Commentary: Winning by losing


AMMAN, Jordan, March 30 (UPI) -- Watching Arab television stations' reporting the war on Iraq is "Alice in Wonderhell."

Arab -- and many European -- reporters, TV producers and anchormen and women, are helping Saddam Hussein's disinformation apparatus win the propaganda war.


Some 30 Arab and European TV channels, monitored in Jordan, are a collage of bleeding Iraqi civilians, dead toddlers discovered in a Baghdad morgue by their desperate parents, gory shots of body parts and wounded in blood-soaked bandages moaning their pain from dirty hospital cots -- all broadcast every hour, around the clock.

There is seldom any mention of precision U.S. bombing that might have gone awry. Or of an Iraqi anti-aircraft missile that might have come back to Earth without hitting its target.

Some Arab commentators even say that these scenes of horror are the results of well more than $1 billion worth of smart bombs and cruise missiles that have hit Iraq's cities in the past 11 days.

Interspersed with scenes of dead and wounded innocent civilians in Baghdad is footage of Baath Party suspects outside Basra, sitting cross-legged on mud-baked floors, hands tied behind their backs and still swatted by British Marines.


For Arab TV channels, the "Anglo-American expeditionary corps" and/or "occupation forces" are stalled south of Baghdad and in the suburbs of Basra by stiff Iraqi resistance. Several units, they said Sunday, are down to one meal a day and have run out of ammunition and fuel. As they wait for re-supply, according to their reports, suicide bombers are hitting where coalition forces least expect it.

The Qatar-based Al Jazeera TV satellite channel, well known for its anti-U.S. bias, seen the world over by Arabic speakers, and other Arab satellite stations, including Abu Dhabi and Dubai (both United Arab Republic channels), and Saudi-owned Middle Eastern Broadcasting Company, are clearly sympathetic to the Iraqi side.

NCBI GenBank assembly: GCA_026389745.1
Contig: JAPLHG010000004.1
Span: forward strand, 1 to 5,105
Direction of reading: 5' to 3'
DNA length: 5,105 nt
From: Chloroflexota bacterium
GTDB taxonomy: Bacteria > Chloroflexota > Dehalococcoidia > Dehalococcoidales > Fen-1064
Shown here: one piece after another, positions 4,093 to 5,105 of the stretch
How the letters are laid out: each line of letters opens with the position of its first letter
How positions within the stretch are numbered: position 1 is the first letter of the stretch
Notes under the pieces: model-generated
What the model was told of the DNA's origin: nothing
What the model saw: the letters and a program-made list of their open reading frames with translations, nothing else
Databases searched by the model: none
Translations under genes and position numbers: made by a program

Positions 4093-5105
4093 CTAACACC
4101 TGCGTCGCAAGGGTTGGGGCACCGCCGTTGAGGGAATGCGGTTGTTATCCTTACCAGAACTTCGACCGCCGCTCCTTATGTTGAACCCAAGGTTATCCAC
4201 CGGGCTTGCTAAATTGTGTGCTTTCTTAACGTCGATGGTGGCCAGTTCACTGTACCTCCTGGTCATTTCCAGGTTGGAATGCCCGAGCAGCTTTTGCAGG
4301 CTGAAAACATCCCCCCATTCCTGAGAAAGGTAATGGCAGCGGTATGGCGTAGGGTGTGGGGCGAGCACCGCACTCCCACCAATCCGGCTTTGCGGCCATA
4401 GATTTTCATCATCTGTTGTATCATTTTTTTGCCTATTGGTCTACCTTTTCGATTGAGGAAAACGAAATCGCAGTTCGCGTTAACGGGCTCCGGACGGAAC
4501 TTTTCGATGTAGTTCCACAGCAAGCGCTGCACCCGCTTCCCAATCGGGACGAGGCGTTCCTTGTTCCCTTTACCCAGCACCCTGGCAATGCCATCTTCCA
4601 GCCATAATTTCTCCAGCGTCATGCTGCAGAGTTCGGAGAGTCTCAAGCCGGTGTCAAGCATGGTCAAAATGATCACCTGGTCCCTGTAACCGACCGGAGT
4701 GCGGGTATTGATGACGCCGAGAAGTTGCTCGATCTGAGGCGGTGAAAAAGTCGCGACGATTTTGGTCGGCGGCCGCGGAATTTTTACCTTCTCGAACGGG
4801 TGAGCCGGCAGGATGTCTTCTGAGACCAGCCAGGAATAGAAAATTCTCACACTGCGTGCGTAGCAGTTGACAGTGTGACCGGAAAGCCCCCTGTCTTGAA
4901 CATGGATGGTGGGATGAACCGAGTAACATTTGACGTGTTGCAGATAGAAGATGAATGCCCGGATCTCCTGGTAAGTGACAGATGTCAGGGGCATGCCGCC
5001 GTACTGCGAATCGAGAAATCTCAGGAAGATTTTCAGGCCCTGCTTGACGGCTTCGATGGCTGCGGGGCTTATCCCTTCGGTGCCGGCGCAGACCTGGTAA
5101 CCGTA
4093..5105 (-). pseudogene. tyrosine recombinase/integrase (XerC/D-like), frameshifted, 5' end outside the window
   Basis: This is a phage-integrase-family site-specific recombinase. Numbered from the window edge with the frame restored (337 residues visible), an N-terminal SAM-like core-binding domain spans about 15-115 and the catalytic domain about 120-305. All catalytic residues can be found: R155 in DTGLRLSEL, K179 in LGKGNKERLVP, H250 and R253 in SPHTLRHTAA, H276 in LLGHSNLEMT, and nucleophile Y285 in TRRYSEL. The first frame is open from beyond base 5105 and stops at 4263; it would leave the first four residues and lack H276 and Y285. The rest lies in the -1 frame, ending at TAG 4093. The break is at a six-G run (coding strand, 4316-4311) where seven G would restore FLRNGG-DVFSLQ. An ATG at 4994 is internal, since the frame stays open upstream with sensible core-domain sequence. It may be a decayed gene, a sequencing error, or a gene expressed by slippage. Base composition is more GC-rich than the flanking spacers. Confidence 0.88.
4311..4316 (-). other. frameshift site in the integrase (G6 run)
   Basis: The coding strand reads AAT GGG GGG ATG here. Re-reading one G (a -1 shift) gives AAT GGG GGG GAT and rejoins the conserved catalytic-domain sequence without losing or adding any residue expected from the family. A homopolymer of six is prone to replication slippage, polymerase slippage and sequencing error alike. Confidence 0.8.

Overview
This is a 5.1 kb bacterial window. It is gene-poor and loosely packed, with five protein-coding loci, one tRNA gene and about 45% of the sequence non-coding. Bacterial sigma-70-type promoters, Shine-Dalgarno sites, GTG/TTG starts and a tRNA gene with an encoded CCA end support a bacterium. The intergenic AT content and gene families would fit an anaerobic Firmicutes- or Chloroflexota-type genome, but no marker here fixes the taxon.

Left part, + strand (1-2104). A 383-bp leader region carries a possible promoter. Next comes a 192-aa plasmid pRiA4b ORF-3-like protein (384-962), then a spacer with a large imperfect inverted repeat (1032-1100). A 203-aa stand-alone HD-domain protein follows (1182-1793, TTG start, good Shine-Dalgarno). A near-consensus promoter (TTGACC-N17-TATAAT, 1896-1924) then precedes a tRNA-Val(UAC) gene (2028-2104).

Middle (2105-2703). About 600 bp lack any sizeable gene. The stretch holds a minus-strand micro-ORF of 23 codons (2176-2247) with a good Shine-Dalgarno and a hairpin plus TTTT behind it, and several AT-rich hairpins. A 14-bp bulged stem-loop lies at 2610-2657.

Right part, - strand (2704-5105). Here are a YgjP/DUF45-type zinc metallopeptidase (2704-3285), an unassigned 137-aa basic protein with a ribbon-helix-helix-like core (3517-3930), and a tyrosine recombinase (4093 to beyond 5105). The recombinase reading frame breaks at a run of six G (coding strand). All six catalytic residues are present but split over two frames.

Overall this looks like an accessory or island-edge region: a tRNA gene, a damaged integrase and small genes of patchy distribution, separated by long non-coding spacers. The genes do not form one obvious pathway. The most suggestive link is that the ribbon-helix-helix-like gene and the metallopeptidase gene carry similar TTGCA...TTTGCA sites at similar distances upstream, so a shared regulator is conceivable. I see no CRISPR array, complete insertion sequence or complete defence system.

If thousands of volunteers are flocking to Syria and making their way to Iraq, as Baghdad's Information minister claims, they are bound to have been influenced by slanted anchors on Arab TV stations. Volunteers are described as the successor generation to the Afghan Arabs who fought against the Soviet occupation of Afghanistan in the 1980s.

Arab newspapers pile on by editorializing that the problem is not Iraq or Saddam Hussein, but the United States and its dreams of global dominance. The image of the United States as a torch bearer for freedom has proved biodegradable in Arab media. The question is frequently asked, "How long can Bush deny reality?"


Palestinian refugees in Jordanian camps are quoted as saying the U.S. occupation of Iraq is the extension of the Israeli occupation of Palestinian territories.

A harbinger of radical change to come in the Arab world as a result of operation "Iraqi Freedom" came today when Islamists won all nine seats, including the presidency and vice presidency, of the Jordan Agriculture Engineers Association. National elections are scheduled for June 17 and Islamists are expected to make the kind of dramatic gains seen in Pakistan last Oct. 10.

Absent any Iraqi popular support for the coalition armies, "the principal pretext to wage war against Baghdad to 'liberate' the Iraqi people is shot to pieces and therefore no longer tenable," according to the Jordan Times.

The U.S. policy of encouraging democracy in the Arab world may not turn out the way the Bush administration anticipates. Anti-U.S. governments would most probably be the result. Even if Iraqis eventually see the war as liberation, its neighbors will see it as a U.S. occupation -- and an invitation to intifada-type terrorism for Iraqi hardliners who first turned against the west in an army coup in 1958.

The world's most powerful, high-tech military vs. an Iraqi army depleted by two wars since 1980 and crippled by 12 years of U.N. sanctions is no contest. But Iraqi irregulars, Republican Guard fanatics out of uniform and suicide bombers, conducting asymmetric warfare, could prove to be troublesome for months to come.


Saddam's fedayeen and other paramilitaries may focus their attacks on the more than 300 miles of unguarded U.S. supply lines. Hiding in village mosques and schools, they could suddenly emerge with rocket-propelled grenades and hit a soft-skinned supply truck. Saddam got almost 12 months to plan an underground resistance campaign. The seeds of protracted conflict were sown during a lengthy U.N. process.

Basra, the ancient port city of Sinbad the Sailor, was first liberated on the second day of the war, but not really. British Marines had no appetite for moving into a city with a population of 1.5 million and where their intelligence told them regime forces, against all expectations, were prepared for street fighting. A week later they were still moving cautiously through Basra's outer suburbs and doing body searches of the thousands of Iraqis walking to British lines, desperate for food and water.

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